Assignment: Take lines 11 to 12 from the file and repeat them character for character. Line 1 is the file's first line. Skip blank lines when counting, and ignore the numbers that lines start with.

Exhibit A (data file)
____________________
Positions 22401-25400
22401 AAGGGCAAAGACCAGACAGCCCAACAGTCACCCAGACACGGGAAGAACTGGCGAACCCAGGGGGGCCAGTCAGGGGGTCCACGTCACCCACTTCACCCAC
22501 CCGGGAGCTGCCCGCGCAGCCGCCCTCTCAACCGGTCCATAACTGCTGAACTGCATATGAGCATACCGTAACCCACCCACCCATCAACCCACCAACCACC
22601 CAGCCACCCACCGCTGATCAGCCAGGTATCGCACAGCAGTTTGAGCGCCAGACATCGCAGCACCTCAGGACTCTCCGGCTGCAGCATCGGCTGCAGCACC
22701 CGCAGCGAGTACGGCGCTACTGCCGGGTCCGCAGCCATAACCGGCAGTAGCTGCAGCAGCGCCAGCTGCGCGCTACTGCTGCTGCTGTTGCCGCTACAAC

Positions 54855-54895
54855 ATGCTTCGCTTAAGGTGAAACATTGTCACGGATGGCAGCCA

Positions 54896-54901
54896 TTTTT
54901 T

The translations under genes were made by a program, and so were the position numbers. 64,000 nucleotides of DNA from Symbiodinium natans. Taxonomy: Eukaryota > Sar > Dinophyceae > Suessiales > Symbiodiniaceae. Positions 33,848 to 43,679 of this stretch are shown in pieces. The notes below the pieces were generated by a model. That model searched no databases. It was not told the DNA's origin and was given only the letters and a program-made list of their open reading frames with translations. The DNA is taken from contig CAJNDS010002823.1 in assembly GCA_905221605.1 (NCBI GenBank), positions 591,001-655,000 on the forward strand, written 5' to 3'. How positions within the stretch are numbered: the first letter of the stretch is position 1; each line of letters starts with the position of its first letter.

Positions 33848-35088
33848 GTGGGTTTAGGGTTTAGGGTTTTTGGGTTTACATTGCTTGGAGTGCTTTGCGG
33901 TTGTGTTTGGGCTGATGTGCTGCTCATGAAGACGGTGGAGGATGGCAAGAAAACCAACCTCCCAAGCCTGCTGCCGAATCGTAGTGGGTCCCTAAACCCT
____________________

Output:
The translations under genes were made by a program, and so were the position numbers. 64,000 nucleotides of DNA from Symbiodinium natans. Taxonomy: Eukaryota > Sar > Dinophyceae > Suessiales > Symbiodiniaceae. Positions 33,848 to 43,679 of this stretch are shown in pieces. The notes below the pieces were generated by a model. That model searched no databases. It was not told the DNA's origin and was given only the letters and a program-made list of their open reading frames with translations. The DNA is taken from contig CAJNDS010002823.1 in assembly GCA_905221605.1 (NCBI GenBank), positions 591,001-655,000 on the forward strand, written 5' to 3'. How positions within the stretch are numbered: the first letter of the stretch is position 1; each line of letters starts with the position of its first letter.

Positions 33848-35088